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catalinajack 11-10-2019 10:30 AM

Audits of S Corps and especially pertnerships with many partners are very resource intensive.
Quote:

Originally Posted by BandB (Post 818944)
Thank you for the clarification. I'm sure the use of trainees has changed since my one encounter with one nearly 30 years ago.

One thing I found interesting from the data is how seldom S Corporations and Partnerships are audited as they are nontaxable returns, only 2/10 of 1%. I'm sure the theory is the personal return audit covers them. Of course I do suspect larger S Corporations run a higher risk than small ones. I know of S corporations with sales over $1 Billion and Assets that would put them in the 10% audit category if a C Corporation.

When I was in industry working for someone else, our corporate returns were audited at least 10-14 times between 1989 and 2012. My wife and I own S Corporations and their return has never been audited.

Interestingly in 2018, there were math errors found on 2.5 million 2017 returns and nearly .5 million 2016 returns. Surprised me with all the computerized filing.

For anyone interested, here is the link to the IRS data book.

https://www.irs.gov/statistics/soi-t...ndex-of-tables


MYTraveler 11-10-2019 09:31 PM

Quote:

Originally Posted by catalinajack (Post 819160)
Audits of S Corps and especially pertnerships with many partners are very resource intensive.

Under the new rules the number of partners becomes irrelevant.

BandB 11-10-2019 10:21 PM

Quote:

Originally Posted by MYTraveler (Post 819411)
Under the new rules the number of partners becomes irrelevant.

I think there are a number of reasons for minimal audits of S Corps and Partnerships. Primary is that they are pass through entities, so ultimately examined at the taxpayer level. I would argue though that philosophy misses a lot on complex entities.

Another thing is that you have two basic groups of pass through entities. The first is the large number that are little more than proprietorship's, just different legal structures. Simple. The other group is that of many levels and numbers of pass through entities. I know of one S Corp that the consolidated return reflects well over 100 entities.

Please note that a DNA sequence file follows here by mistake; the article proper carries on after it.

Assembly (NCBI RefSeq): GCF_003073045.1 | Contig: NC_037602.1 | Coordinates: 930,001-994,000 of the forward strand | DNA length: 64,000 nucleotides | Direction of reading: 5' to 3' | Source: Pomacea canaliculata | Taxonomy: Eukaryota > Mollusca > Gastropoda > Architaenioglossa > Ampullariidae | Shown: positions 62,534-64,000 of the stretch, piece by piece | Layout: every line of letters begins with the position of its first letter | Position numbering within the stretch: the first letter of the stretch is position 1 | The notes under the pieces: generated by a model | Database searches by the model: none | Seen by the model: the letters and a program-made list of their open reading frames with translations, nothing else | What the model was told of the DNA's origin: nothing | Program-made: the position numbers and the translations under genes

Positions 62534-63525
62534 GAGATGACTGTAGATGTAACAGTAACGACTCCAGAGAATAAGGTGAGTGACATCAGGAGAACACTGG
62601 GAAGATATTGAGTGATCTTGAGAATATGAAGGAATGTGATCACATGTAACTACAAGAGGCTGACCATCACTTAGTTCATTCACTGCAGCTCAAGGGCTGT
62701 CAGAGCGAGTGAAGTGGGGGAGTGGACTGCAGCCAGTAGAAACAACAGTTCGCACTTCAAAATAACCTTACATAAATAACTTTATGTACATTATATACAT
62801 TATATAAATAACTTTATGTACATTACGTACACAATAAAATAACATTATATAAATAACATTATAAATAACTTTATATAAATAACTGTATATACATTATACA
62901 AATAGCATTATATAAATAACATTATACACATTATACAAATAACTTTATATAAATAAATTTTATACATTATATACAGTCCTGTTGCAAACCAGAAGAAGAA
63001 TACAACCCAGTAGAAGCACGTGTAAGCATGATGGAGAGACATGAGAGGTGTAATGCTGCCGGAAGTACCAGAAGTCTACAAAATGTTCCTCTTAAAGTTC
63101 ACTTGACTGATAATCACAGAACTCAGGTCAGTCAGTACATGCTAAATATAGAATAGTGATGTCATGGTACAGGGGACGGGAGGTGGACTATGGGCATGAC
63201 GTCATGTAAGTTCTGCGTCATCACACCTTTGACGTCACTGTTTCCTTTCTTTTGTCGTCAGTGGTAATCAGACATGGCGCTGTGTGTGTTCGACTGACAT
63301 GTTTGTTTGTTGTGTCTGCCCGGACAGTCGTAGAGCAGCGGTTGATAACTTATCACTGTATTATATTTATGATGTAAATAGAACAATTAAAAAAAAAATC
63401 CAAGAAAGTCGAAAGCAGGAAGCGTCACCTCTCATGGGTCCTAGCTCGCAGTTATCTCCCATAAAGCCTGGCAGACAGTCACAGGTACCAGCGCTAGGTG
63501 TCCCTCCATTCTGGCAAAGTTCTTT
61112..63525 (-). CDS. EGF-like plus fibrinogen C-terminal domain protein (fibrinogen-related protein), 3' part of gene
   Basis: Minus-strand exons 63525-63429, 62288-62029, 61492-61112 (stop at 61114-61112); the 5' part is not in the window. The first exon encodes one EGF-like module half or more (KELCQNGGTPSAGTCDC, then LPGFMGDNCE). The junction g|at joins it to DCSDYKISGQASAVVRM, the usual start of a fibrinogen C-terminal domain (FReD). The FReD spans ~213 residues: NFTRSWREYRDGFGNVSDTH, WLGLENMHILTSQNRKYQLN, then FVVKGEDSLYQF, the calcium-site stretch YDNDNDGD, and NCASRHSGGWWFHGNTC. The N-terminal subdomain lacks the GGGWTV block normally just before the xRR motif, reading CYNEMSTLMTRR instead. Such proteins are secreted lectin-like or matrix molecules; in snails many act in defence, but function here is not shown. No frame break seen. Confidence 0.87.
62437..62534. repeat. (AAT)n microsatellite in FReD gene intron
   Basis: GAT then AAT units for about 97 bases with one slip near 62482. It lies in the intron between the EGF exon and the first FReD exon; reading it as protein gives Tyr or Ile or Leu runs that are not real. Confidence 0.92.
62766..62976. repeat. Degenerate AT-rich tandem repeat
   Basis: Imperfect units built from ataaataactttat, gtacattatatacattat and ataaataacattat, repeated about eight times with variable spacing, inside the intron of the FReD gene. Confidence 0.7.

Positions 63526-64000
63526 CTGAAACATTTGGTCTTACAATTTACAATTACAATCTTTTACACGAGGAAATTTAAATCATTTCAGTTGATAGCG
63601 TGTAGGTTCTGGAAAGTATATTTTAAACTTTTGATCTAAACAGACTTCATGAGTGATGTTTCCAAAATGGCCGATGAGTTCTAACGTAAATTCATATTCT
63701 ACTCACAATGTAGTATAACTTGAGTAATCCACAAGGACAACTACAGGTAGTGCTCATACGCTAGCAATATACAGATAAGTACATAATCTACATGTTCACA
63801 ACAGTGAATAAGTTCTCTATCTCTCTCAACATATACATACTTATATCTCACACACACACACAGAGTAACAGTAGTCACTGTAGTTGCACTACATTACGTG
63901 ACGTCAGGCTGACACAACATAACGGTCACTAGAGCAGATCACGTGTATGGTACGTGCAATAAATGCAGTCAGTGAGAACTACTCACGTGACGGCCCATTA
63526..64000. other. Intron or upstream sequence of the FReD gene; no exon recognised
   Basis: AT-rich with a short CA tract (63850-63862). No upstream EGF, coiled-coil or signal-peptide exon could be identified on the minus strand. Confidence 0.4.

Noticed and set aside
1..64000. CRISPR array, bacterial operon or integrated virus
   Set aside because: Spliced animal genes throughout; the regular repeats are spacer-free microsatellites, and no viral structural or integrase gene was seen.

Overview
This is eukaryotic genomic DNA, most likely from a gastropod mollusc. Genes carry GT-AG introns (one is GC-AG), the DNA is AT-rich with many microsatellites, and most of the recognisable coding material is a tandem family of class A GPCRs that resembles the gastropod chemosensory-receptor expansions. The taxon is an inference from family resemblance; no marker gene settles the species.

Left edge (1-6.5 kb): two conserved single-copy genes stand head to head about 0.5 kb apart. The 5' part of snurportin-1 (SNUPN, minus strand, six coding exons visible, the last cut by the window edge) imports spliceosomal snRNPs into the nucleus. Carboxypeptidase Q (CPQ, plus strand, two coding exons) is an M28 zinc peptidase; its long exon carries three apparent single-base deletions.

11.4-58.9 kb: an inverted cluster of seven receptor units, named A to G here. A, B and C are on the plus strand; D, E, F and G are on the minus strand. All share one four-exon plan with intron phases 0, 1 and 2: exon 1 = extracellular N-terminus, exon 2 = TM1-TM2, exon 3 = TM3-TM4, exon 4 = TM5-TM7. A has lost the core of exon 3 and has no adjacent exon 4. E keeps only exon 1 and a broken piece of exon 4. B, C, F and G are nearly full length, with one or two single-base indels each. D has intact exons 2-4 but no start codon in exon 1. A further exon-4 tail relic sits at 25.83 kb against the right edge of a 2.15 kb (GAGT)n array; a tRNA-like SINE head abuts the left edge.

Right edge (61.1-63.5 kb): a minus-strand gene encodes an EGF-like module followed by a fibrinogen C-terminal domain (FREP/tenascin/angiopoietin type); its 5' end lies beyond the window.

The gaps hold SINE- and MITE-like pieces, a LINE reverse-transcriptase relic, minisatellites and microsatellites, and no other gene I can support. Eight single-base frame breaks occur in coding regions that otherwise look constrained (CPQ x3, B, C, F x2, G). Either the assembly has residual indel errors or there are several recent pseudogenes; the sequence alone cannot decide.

Then it seems individual audit frequency is based on income while business audits are based on assets. Most S Corps and Partnerships have relatively small amounts of assets so even if they were C Corporations their likelihood of audit would be slim. I would say S Corps with over $250 million of assets would be far more likely to be audited.

catalinajack 11-11-2019 03:46 AM

Quote:

Originally Posted by MYTraveler (Post 819411)
Under the new rules the number of partners becomes irrelevant.

Hardly irrelevant. A change to the taxable distribution of a partnership with 250 partners requires a change to the returns of 250 other entities. That means legal notices to 250 entities and, at the very least, 250 proposals of additional tax or adjustments to the taxable distribution of wait, another partnetship. And, those 250 entities, well, IRS may see something on the return of one or more of those entities that sparks a full audit rather than just effecting the pass-through adjustments. So, not irrelevant.

BandB 11-11-2019 10:10 AM

Quote:

Originally Posted by catalinajack (Post 819445)
Hardly irrelevant. A change to the taxable distribution of a partnership with 250 partners requires a change to the returns of 250 other entities. That means legal notices to 250 entities and, at the very least, 250 proposals of additional tax or adjustments to the taxable distribution of wait, another partnetship. And, those 250 entities, well, IRS may see something on the return of one or more of those entities that sparks a full audit rather than just effecting the pass-through adjustments. So, not irrelevant.

Very similar impact as cases where a specific shelter is used by a client of a large accounting firm. They know that if one client used this technique, then many more did so every client of that firm who did use it is now an audit candidate, at least partial for that one shelter.

Perhaps the most famous case was EY was promoting the use of four major tax shelters between 2000 and 2004. There were 4 major shelters that deferred, reduced or eliminated $2 billion in taxes for 200 EY clients. They were called COBRA, CDS, CDS Add-On, and PICO. EY agreed in 2013 finally to pay the IRS $123 million to avoid criminal prosecution although some of their partners were criminally prosecuted. Needless to EY's payout to the clients for penalties and interest incurred was huge.

These shelters were described as investment driven when, in fact, they served no purpose other than taxes. Any transaction that serves no purpose other than tax avoidance is by regulation ignored for tax purposes.

On a bit lower level there was a famous raffle by a very large Catholic Church. Tickets were $7 each. Raffle tickets are gambling, not donations. Once one purchaser was audited, it was easy to run a program for all persons with "donations" to the church divisible by 7.


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